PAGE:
What is your go-to dish for a special supper or festive potluck meal? A recent student query had me pause to reflect for several moments.
My family enjoys eating a wide variety of foods, fruits, grains and vegetables. Our proximity to the coast and local farms allows us the luxury of plentiful seafood, fresh vegetables and grass-fed protein. Many years of “armchair” traveling through an extensive collection of cookbooks has schooled me in the techniques and ingredients of several cuisines. How to choose a favorite?
The meal would need to be colorful and packed with veggies, rich without too much fat, simple to prepare, cooked in advance and easily reheated. It also should be flavorful, hearty, luxurious on the palate and served with different side grains.
Recalling a dinner I once served at the Blaine House brought delicious food thoughts to mind.
Former First Lady Karen Baldacci is a close friend. When she and Governor John hosted a group of visiting governors’ wives, she asked me to prepare one of the meals. Nothing too elaborate, but a repast highlighting local, Maine ingredients.
Appreciating the Governor’s heritage, I decided to feature a menu that emphasized the aromatic scent and subtle nuances of fresh country flavors. I opted for easy, uncomplicated Maine food prepared in the Italian style.
Although the evening was a blur, I still recall the warm success of a vibrant meal.
The main course featured pork ragù and this recipe is an adaptation from my archives. It’s a lusty dish that can vary both with the creativity of every cook and the seasonality of ingredients. Serve over your favorite pasta, polenta, or try it on cooked grains. With mashed or roasted potatoes, the stew is divine. Pork ragù heats easily in a colorful pot. Perfect for potlucks, or plated for a fancy, Blaine House meal, Pork ragù may become your favorite go-to dish.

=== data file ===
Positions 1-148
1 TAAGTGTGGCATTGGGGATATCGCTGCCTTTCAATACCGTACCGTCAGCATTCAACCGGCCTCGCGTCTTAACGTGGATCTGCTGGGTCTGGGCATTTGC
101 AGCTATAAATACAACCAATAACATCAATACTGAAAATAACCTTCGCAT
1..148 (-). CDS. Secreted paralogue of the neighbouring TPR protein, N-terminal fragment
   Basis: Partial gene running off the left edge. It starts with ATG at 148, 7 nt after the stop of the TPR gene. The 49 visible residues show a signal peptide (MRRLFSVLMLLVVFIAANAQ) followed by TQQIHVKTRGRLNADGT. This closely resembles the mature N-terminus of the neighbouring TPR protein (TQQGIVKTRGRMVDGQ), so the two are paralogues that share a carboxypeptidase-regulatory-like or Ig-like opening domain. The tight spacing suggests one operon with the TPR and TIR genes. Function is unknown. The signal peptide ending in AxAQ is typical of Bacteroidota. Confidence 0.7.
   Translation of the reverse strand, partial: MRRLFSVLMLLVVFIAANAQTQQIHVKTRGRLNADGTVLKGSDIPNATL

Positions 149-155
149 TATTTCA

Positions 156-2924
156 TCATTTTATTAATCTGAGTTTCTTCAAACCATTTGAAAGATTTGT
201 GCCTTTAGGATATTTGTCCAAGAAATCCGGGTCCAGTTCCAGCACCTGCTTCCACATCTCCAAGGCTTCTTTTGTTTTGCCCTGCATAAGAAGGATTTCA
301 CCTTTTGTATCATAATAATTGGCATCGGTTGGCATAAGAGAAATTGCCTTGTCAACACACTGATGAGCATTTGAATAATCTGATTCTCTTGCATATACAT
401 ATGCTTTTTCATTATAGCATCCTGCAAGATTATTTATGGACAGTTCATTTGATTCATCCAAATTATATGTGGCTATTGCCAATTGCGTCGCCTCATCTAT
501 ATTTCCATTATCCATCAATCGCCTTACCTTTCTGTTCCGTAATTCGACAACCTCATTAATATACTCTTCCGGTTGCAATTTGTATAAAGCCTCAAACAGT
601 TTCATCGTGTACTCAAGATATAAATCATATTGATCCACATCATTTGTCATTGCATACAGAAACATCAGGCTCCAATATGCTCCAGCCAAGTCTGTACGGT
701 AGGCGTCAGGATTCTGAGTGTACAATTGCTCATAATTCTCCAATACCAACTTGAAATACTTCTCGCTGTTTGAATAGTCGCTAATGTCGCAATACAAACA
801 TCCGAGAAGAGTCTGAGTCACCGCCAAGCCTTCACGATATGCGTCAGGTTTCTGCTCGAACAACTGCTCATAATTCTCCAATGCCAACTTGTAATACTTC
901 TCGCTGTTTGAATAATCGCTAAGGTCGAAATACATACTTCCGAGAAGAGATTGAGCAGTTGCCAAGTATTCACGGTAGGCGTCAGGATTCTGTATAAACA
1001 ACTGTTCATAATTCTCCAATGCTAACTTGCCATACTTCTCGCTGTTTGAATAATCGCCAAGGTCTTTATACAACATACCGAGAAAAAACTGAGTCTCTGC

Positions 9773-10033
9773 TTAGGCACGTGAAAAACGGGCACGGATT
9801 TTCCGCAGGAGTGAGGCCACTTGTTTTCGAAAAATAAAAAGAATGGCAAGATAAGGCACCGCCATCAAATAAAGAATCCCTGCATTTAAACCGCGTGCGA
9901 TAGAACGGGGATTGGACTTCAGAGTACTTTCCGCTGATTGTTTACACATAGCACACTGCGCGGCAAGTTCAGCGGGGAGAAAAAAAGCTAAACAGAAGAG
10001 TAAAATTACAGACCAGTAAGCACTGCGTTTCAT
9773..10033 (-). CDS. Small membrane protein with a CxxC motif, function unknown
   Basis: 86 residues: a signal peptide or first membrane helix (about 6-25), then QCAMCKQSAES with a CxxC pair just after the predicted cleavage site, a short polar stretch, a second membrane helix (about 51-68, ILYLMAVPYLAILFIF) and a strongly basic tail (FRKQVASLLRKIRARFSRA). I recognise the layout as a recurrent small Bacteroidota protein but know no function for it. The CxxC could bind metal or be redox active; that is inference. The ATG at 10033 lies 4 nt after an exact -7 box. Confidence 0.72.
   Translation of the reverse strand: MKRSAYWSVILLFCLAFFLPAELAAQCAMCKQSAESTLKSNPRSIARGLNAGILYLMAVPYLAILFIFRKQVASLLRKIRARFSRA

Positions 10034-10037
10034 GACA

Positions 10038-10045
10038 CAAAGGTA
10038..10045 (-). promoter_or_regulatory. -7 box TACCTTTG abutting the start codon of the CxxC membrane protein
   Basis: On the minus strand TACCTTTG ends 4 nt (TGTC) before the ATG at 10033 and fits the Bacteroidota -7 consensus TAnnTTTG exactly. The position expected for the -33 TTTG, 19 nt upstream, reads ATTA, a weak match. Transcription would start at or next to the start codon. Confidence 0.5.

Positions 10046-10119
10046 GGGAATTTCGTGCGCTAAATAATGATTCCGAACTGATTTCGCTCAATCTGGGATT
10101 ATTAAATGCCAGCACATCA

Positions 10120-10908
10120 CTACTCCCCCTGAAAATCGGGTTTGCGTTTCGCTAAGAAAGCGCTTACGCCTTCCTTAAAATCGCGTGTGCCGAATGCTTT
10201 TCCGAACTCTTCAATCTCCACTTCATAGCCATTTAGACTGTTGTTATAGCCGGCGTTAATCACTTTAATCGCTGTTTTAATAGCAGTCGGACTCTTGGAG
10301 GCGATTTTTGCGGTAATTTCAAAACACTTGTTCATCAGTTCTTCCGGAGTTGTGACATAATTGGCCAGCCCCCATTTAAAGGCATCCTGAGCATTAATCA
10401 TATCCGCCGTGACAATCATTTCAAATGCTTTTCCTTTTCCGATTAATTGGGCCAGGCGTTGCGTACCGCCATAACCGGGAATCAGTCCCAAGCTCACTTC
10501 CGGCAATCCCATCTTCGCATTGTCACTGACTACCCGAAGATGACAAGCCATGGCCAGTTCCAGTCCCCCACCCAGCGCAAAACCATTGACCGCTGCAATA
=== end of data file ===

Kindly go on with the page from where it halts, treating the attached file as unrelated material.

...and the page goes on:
Assemble ingredients and tools. Preheat oven to 375 degrees F.
Chop the carrots and celery. Peel the onions and cut into quarters. Chop the garlic. Cut the peppers into bite-sized pieces. Set aside.
In a shallow dish, combine flour, salt and pepper. Dredge pork in flour mixture, shaking off excess. In a Dutch oven on top of the stove, heat the olive oil and brown the meat on all sides. Transfer the meat to a plate and set aside.
Add the garlic, vegetables and 2 tablespoons stock to the pot, cooking until lightly browned. Stir in the wine and cook until reduced by half, about 2 minutes. Add the remaining stock, bay leaf and thyme and pork tenderloin. Bring to a simmer. Cover the pot and transfer to the oven.
Bake in the oven for about 15 to 20 minutes, until the tenderloin reaches at least 150 degrees internally. Remove the tenderloin and return the pot to the stove. Bring to a simmer and reduce the sauce. If desired, add the cooked mushrooms. Remove the bay leaf, slice the tenderloin into 12 pieces and place on a platter. Cover with sauce and sprinkle with gremolata.
1 Tbsp. chopped fresh parsley
1 Tbsp. freshly grated lemon zest
2 cloves garlic, minced
Sea salt and fresh pepper
In a small bowl, combine parsley, lemon zest and garlic. Season with salt and pepper. Serve within the hour. Leftovers may be used in cooking stocks and soups.
"Maine Dish" columnist Cheryl Wixson lives and cooks in Stonington. Her passion for organic Maine products led to the creation of her business, Cheryl Wixson's Kitchen. She welcomes food-related questions and comments at [email protected] or www.cherylwixsonskitchen.com.